The tax bill that Congress approved last week is the latest example of what has become a Washington ritual: passing tax breaks on a temporary basis, then extending them temporarily, year after year.

Many of these provisions appear to blink on and off over time, sometimes renewed in the last days of a session, sometimes actually expiring, only to be resuscitated and made retroactive the following year.

And indeed, along with the high-profile credits and rate reductions that got most of the attention, the latest bill includes a couple of dozen items that have been around so long they simply go by the name of "extenders."

These are breaks that range from the research and development credit, which technology companies and manufacturers love, to benefits for oil and gas producers.

But some of them are actually important to average taxpayers. And unlike most of the higher-profile items, which take effect next year, the extenders affect 2004 taxes.

For example, last year and the year before, elementary and secondary school teachers were allowed to take an "above the line" deduction of up to $250 for expenses incurred for the purchase of classroom materials (excluding physical education, which might include -- gasp -- sex education).

"Above the line" means you get to subtract it before arriving at your adjusted gross income. In practical terms, that means you can take it and still take the standard deduction, or if you itemize, this break is not subject to various limitations that apply to normal deductions.

This break expired at the end of 2003, but now is extended through next year. So, teachers, you can start keeping your receipts again.

Also revived last week was the D.C. first-time home-buyers credit. This is a credit of up to $5,000 available to low- to middle-income people who buy in the District. The credit phases out beginning at income of $70,000 for a single and $110,000 for a couple, but the definition of first-time is pretty loose. Essentially, if neither you nor your spouse has owned a home in the District for the past year, and the one you're buying is your main home, you're a first-time buyer.

(A credit is a dollar-for-dollar reduction in tax and has the same value for every taxpayer who claims it. A deduction is a reduction in taxable income, meaning that it saves the amount of tax that would have been imposed on the deducted income. The value of a deduction thus varies with the taxpayer's bracket.)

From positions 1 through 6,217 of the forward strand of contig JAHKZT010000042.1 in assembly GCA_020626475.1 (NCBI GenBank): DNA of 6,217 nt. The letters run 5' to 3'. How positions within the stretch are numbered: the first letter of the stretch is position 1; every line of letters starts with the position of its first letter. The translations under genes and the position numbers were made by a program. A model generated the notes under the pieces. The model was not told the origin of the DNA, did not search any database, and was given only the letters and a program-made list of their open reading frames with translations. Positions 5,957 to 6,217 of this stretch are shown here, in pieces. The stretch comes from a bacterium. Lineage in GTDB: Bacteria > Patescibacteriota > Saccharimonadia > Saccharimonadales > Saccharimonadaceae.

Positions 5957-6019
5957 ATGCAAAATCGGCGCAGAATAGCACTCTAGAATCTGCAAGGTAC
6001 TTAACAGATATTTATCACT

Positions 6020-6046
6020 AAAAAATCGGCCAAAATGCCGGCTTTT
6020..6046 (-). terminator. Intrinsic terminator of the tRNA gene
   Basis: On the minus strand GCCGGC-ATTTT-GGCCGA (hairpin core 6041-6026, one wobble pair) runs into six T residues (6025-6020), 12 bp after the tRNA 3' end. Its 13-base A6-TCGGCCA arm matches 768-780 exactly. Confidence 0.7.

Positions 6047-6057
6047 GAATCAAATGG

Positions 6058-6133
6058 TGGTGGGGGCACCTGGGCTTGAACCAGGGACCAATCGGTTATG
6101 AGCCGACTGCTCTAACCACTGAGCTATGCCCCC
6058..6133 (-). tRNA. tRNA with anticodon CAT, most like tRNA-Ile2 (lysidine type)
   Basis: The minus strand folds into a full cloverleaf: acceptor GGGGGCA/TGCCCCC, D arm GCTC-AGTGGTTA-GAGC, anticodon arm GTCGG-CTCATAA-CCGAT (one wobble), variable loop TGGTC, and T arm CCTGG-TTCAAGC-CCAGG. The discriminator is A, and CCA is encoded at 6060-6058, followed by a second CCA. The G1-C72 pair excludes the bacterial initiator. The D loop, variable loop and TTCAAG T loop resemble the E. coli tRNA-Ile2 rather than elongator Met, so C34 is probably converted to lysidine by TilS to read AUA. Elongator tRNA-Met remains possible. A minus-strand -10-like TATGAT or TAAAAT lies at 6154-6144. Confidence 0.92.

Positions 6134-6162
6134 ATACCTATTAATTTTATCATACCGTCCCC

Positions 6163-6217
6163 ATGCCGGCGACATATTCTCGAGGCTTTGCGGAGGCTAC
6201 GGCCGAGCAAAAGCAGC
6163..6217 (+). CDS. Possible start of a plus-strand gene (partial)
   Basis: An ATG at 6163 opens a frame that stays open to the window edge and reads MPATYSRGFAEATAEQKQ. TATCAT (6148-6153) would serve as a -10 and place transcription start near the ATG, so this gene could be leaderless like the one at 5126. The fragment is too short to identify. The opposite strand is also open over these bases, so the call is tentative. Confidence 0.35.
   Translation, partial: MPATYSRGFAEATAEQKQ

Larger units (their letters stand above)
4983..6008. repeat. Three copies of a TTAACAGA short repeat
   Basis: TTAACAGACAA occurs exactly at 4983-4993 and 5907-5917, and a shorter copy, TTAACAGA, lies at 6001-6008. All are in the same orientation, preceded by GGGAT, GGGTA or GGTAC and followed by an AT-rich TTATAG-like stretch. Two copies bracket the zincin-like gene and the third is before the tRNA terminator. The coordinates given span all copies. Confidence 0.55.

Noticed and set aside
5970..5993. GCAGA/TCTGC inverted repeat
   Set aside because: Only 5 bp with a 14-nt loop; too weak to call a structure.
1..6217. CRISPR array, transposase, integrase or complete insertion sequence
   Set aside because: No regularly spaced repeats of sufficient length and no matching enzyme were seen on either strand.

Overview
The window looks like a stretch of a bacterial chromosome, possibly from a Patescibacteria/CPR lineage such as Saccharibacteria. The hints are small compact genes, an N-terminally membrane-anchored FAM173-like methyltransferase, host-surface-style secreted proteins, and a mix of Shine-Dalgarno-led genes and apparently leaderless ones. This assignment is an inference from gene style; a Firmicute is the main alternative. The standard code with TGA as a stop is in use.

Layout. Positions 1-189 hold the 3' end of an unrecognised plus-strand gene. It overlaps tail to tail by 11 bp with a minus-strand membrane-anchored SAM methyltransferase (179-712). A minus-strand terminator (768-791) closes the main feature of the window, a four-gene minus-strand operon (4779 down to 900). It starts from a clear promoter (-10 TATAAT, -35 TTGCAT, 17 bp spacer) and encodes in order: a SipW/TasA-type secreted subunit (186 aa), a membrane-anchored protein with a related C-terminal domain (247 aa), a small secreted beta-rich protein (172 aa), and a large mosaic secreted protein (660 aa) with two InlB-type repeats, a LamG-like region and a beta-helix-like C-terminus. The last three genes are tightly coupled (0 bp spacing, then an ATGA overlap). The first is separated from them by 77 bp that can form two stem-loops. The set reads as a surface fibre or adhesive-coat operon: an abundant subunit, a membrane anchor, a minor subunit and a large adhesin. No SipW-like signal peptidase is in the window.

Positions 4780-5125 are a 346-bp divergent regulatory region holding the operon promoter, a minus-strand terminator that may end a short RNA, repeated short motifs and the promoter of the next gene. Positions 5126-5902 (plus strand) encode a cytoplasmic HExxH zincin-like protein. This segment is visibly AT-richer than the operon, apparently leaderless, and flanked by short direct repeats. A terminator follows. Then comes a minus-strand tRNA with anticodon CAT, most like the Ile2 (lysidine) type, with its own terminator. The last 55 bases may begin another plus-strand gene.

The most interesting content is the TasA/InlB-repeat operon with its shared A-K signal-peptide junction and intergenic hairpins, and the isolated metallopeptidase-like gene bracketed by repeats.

The bill also extends through next year a provision that exempts a number of personal tax credits from the alternative minimum tax. Absent this extension, taxpayers could see such benefits as the dependent-care credit, the D.C. home-buyers credit and the Hope and Lifetime Learning tuition credits "clawed back" by the AMT.

The bill also eliminates for this year and next the scheduled phase-down of credits and deductions for the purchase or electric and clean-fuel vehicles.

The bill includes a provision that will help some taxpayers escape the creeping clutches of the AMT. This isn't part of the "extender" package -- it hasn't been around long enough -- but unless Congress makes a more fundamental fix to the AMT, it seems set to join that annual parade.

The provisions extend an increased AMT exemption amount -- a sort of big standard deduction used in computing the AMT. The exemption amount this year is $58,000 for a couple but is scheduled to fall back to $45,000 in 2005. The amount for a single taxpayer is $40,250, scheduled to fall back to $33,750.

Under last week's bill the higher amounts will remain in effect through 2005.

There is also a provision that isn't exactly a tax break, but could help a lot of low- and moderate-income taxpayers. The bill lays out a simplified definition of "dependent child," a term that until now had five different definitions in the tax law.

The bill allows taxpayers trying to claim the dependency exemption, the child credit, earned income tax credit, the dependent care credit or head of household status to use the old criteria or to use a new standard one.

The new one is based on whom the child lives with, his relationship to the taxpayer and whether the child has attained a certain age. The new standard isn't truly standard, since different tax benefits have different requirements, such as the age at which each is cut off, but this ought to make it a lot easier to figure out if you qualify.

The new definition takes effect next year.

If all this on-and-off stuff seems to make life difficult for anyone who wants to plan, you're right.

But you've got to learn to think like a politician. Having the cuts expire in a year or two makes them seem cheaper than they really are. That's because budget "scorers" have to look at the law as it is, and the law as it is shows the breaks ending. Thus, 10-year cost estimates for the breaks seem modest, even though everyone knows they are going to be renewed and the real cost will be much higher.

But that isn't the only reason Congress loves this mechanism. Not only does it keep lobbyists and campaign contributors interested, it provides a "gotta-pass" bill each year onto which other, more controversial things can be attached, perhaps pulling them through to passage when they wouldn't have a prayer on their own.

The Internal Revenue Service said last week it is doubling, to $5,000, the amount of business expense sole proprietorships may report and still use Schedule C-EZ when filing a Form 1040 tax return. The change will mean that approximately 500,000 more small businesses -- a 15 percent increase -- will be able to file the simpler schedule, the agency said.

The median after-tax income of a couple with two children was $57,330 last year, up $1,233, or 2.2 percent, from the year before, according to Congress's Joint Economic Committee. Median means the midpoint of a group, with half above and half below.